Fordv.Food Lion, LLC

UNITED STATES DISTRICT COURT WESTERN DISTRICT OF NORTH CAROLINA CHARLOTTE DIVISIONApr 29, 2013
3:11-cv-625-RJC-DCK (W.D.N.C. Apr. 29, 2013)

3:11-cv-625-RJC-DCK

04-29-2013

ANTOINE FORD, Plaintiff, v. FOOD LION, LLC, Defendant.


ORDER

THIS MATTER comes before the Court on pro se Plaintiff Antoine Ford's ("Ford" or "Plaintiff") Motion to Reconsider, (Doc. No. 33), and Motion for Relief Under Judgment, (Doc. No. 37), and on Defendant Food Lion, LLC's ("Food Lion" or "Defendant") Motion to Dismiss with Prejudice, (Doc. No. 38).

I. BACKGROUND

On March 29, 2013, this Court issued an Order granting Defendant Food Lion, LLC's ("Food Lion") Motion to Enforce Settlement. (Doc. No. 32). Subsequent to that Order, Ford brought these consecutive Motions requesting the Court to reconsider its decision in light of alleged fraud in the form of fabricated evidence. (Doc. Nos. 33; 37).

On April 1, 2013, this Court entered a Text Order directing the parties to file a stipulation of dismissal within fourteen days. On April 15, 2013, Food Lion filed the pending Motion to Dismiss with Prejudice, (Doc. No. 38). In its Motion, Food Lion argues that Ford "is unwilling to cooperate with Food Lion and file a Stipulation of Dismissal with Prejudice in accordance with the Court's orders." (Id. at 3).

II. DISCUSSION

A. Plaintiff's Motion for Reconsideration and Motion for Relief Under Judgment

Although the Federal Rules of Civil Procedure do not specifically address motions for reconsideration, they come "in the nature of a motion to alter or amend the prior judgment of the Court under Rule 59(e)," Christian v. Moore, No. 3:13-cv-100-FDW-DSC, 2013 WL 937764, at *1 (W.D.N.C. Mar. 11, 2013), and "are allowed in certain, limited circumstances," Wiseman v. First Citizens Bank & Trust Co., 215 F.R.D. 507, 509 (W.D.N.C. 2003). The purpose of a motion to reconsider is to present the Court with newly discovered evidence or to correct manifest errors of law in a prior order. DirecTV, Inc. v. Hart, 366 F. Supp. 2d 315, 317 (E.D.N.C. 2004) (quoting Harsco Corp. v. Zlotnicki, 779 F.2d 906, 909 (3rd Cir. 1985)). "Such problems rarely arise and the motion to reconsider should be equally rare." Wiseman, 215 F.R.D. at 509 (quoting Above the Belt, Inc. v. Mel Bohannan Roofing, Inc., 99 F.R.D. 99, 101 (E.D. Va. 1983)).

It appears from Ford's duplicative motions that he seeks relief under Federal Rules of Civil Procedure 52(a)(5), 59(e), and 60(b)(3) as a result of fraud allegedly perpetrated on the Court by opposing counsel. (Doc. Nos. 33 at 1; 37 at 1, 4-6). He claims that the emails in the record relied upon by the Court were fabricated by opposing counsel. (Doc. Nos. 33 at 2; 37 at 5-6). Accordingly, in both Motions, he asks the Court to reconsider its Order granting enforcement of the settlement agreement he entered into with Food Lion. (Doc. Nos. 33; 37).

In reaching its decision to enforce the settlement agreement, the Court relied heavily on email correspondence between Ford and his attorney, as well as email correspondence between Ford's attorney and counsel for Food Lion. See (Doc. No. 32). Ford's claims are wholly unsupported, however, because there is no evidence that these emails were fabricated. He presents no newly discovered evidence, see DirecTV, 366 F. Supp. 2d at 317, and the Court requires more than mere conjecture to warrant a finding of fraud. Further, it appears that Ford's true intent in alleging fraud is simply to rehash the issue of whether there was sufficient evidence in the record before the Court to permit a finding as a matter of law that a settlement agreement was reached between the parties. See (Doc. No. 33 at 2) (Ford states that "[o]ne cannot ascertain by this evidence when there was an agreement"); (Doc. No. 37 at 2-4) (presenting arguments against the Court's earlier finding enforcing the settlement agreement).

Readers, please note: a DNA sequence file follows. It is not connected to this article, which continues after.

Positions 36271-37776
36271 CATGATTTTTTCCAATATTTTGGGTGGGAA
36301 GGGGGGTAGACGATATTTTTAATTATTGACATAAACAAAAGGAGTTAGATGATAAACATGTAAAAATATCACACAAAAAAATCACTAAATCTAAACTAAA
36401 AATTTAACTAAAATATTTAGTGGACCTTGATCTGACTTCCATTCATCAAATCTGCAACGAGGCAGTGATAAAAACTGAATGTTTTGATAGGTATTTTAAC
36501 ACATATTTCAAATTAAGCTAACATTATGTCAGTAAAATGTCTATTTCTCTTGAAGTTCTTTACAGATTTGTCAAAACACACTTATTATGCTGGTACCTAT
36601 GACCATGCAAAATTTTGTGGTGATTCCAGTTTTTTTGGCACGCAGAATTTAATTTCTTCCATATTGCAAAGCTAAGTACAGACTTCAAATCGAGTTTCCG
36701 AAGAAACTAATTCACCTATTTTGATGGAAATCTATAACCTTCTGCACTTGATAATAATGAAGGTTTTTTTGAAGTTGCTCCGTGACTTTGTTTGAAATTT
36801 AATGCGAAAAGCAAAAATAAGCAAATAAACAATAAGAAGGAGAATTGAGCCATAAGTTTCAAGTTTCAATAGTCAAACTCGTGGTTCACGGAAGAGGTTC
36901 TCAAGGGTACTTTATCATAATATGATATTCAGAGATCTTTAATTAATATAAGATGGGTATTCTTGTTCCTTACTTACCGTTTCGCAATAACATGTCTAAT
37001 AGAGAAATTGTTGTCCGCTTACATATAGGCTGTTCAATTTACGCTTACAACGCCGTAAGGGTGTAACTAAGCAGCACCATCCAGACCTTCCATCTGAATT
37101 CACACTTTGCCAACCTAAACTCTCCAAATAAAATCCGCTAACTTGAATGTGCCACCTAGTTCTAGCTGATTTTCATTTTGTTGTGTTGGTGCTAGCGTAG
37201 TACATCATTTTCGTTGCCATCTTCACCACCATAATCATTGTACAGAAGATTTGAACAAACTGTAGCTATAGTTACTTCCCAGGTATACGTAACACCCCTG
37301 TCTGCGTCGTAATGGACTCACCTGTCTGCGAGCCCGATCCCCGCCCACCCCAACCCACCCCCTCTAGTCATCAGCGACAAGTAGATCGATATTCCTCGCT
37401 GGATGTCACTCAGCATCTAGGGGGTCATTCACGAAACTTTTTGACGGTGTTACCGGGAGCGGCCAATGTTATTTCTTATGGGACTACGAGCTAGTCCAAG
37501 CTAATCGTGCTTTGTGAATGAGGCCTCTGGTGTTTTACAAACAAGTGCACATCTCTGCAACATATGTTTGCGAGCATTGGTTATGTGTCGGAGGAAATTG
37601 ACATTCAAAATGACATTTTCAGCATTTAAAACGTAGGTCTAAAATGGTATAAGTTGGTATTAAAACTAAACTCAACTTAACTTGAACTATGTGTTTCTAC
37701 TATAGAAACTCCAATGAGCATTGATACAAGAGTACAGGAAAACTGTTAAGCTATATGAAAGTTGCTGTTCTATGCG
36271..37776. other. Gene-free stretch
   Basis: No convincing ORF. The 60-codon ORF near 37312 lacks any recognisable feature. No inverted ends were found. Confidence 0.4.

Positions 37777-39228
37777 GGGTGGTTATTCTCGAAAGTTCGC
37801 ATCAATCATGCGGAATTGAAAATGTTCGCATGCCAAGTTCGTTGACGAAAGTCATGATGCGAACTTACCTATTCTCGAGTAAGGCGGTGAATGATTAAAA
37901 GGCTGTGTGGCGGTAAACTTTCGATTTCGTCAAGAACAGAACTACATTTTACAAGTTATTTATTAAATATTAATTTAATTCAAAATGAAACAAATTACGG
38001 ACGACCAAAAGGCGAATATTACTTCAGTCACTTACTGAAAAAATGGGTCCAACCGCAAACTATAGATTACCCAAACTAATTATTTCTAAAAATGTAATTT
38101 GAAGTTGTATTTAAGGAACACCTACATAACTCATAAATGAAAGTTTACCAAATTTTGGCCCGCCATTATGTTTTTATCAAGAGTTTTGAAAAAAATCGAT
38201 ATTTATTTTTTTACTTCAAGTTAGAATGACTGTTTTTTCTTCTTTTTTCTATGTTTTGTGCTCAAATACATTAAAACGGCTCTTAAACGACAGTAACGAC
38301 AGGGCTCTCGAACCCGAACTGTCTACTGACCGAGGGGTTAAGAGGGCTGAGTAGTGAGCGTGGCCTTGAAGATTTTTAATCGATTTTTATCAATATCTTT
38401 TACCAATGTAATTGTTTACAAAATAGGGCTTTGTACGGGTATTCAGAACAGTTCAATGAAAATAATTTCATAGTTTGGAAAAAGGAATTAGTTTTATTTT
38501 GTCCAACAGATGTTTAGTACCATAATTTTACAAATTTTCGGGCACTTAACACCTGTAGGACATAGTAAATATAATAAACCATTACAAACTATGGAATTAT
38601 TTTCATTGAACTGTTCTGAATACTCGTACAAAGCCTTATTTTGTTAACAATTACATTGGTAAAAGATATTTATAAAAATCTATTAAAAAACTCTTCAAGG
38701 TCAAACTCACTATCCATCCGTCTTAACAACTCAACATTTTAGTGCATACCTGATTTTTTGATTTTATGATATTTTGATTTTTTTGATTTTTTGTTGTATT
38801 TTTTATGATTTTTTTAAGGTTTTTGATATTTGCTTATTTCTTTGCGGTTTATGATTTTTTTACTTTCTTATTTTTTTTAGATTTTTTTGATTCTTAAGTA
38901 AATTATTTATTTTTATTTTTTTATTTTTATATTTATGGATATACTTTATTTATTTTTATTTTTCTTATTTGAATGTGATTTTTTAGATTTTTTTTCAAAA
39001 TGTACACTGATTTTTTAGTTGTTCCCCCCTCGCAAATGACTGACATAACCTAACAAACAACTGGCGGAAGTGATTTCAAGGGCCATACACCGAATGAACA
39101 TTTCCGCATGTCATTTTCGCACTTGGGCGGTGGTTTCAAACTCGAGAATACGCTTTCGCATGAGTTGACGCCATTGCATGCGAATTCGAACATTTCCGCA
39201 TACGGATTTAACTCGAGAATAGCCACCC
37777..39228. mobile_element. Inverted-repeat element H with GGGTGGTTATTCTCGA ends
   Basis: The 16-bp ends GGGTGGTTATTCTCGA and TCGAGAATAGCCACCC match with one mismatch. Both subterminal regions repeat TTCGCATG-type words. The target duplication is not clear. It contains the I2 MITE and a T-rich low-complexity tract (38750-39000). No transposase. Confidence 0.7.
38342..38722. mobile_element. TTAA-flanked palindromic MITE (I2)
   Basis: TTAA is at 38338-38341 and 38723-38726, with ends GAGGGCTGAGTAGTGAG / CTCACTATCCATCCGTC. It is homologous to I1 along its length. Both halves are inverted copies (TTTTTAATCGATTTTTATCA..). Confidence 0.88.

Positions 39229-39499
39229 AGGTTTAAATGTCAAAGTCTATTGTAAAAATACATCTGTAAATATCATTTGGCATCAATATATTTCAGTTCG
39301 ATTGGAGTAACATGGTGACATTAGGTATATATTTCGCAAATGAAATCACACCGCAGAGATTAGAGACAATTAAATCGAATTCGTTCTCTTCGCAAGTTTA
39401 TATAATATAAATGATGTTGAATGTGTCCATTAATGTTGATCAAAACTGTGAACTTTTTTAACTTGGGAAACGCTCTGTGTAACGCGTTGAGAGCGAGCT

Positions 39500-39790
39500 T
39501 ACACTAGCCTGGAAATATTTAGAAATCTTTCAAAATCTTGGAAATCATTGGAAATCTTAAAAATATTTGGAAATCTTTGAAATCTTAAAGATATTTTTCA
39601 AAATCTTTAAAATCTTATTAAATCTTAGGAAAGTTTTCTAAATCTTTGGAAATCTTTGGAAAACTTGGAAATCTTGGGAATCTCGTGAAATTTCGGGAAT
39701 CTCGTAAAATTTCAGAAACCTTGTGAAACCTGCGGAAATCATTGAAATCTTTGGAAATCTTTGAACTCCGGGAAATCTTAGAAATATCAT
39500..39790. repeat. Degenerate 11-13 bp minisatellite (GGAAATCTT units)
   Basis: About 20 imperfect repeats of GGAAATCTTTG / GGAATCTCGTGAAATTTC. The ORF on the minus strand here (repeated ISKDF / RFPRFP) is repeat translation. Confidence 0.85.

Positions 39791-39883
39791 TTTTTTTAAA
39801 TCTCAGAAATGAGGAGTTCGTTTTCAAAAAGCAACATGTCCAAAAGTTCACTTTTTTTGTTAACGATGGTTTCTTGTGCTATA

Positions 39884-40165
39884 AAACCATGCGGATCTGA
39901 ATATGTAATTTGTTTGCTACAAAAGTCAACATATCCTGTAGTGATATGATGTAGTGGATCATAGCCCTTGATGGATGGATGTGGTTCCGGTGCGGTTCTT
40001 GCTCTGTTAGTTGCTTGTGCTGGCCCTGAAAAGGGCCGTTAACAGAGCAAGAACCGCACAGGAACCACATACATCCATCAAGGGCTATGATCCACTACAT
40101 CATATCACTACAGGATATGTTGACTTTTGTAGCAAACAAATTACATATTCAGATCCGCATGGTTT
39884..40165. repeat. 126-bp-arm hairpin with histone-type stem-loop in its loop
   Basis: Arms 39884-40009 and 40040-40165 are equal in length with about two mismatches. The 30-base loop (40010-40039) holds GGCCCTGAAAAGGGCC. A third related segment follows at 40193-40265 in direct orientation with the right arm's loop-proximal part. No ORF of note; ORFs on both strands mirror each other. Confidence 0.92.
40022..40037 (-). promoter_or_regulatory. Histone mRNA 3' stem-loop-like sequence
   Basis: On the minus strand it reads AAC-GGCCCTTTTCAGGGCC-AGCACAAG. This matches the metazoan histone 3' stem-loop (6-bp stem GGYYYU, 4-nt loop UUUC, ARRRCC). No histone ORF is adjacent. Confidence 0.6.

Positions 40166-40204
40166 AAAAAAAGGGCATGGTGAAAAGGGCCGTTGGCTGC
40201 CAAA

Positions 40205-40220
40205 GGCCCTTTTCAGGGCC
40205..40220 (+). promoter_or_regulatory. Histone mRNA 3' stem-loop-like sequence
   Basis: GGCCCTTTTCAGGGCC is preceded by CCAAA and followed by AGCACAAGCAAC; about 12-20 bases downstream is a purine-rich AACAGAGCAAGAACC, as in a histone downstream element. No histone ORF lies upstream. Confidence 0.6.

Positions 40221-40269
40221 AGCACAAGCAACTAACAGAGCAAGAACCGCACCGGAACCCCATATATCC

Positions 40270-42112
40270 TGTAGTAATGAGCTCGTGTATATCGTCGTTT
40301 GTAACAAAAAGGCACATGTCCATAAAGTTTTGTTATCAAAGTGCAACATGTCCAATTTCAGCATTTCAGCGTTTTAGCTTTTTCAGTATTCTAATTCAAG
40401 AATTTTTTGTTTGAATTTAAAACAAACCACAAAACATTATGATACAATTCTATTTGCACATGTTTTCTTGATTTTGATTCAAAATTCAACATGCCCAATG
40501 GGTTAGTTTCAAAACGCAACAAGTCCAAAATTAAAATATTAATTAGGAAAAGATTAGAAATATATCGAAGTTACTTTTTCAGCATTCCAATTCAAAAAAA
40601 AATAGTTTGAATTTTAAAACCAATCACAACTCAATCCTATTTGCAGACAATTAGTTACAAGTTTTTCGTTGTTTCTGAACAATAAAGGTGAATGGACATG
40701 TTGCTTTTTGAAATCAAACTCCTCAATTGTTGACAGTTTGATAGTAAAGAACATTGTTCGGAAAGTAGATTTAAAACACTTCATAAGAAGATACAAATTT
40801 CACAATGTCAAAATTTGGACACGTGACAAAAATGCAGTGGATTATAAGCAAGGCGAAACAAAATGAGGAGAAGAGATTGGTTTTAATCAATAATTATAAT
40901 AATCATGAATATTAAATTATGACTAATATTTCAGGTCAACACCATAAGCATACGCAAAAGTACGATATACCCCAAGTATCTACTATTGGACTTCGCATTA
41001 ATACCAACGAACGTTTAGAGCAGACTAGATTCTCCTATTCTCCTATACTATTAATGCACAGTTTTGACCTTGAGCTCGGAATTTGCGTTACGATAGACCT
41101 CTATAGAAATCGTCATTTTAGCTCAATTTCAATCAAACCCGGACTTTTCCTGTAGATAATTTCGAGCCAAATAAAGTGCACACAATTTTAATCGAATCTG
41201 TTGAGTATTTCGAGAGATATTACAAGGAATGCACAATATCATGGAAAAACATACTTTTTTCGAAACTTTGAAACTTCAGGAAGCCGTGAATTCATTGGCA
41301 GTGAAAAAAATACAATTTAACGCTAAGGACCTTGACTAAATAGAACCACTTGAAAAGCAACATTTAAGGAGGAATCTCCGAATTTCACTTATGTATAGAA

A motion to reconsider cannot "merely ask[] the court 'to rethink what the Court had already thought through—rightly or wrongly.'" DirecTV, Inc., 366 F. Supp. 2d at 317 (quoting Harsco, 779 F.2d at 909). Nor is it proper for the Court to entertain new, unrelated arguments, presented for the first time. Wiseman, 215 F.R.D. at 509. Plaintiff's Motion to Reconsider and Motion for Relief Under Judgment must be denied.

B. Defendant's Motion to Dismiss with Prejudice

On March 29, 2013, the Court entered an Order granting Food Lion's Motion to Enforce Settlement Agreement. (Doc. No. 32). The Settlement Agreement states that Plaintiff shall file a Stipulation of Voluntary Dismissal with Prejudice immediately after all parties had executed the Agreement. See (Doc. No. 24-2 at 5-23: Settlement Agreement). Food Lion represents to this Court that Plaintiff is unwilling to sign the Stipulation of Dismissal. See (Doc. No. 38 at 2-3). Therefore, pursuant to the Court's Order granting Food Lion's Motion to Enforce Settlement Agreement and the Court's Text Order directing the parties to file a Stipulation of Dismissal, the Court hereby enters an Order dismissing Plaintiff's Complaint with Prejudice. See FED. R. CIV. P. 41(b).

III. CONCLUSION

IT IS, THEREFORE, ORDERED that:

1. Plaintiff's Motion to Reconsider, (Doc. No. 33), is DENIED;
2. Plaintiff's Motion for Relief Under Judgment, (Doc. No. 37), is DENIED;
3. Defendant's Motion to Dismiss with Prejudice, (Doc. No. 38), is GRANTED; and
4. The Clerk of Court is directed to close this case.

________________

Robert J. Conrad, Jr.

Chief United States District Judge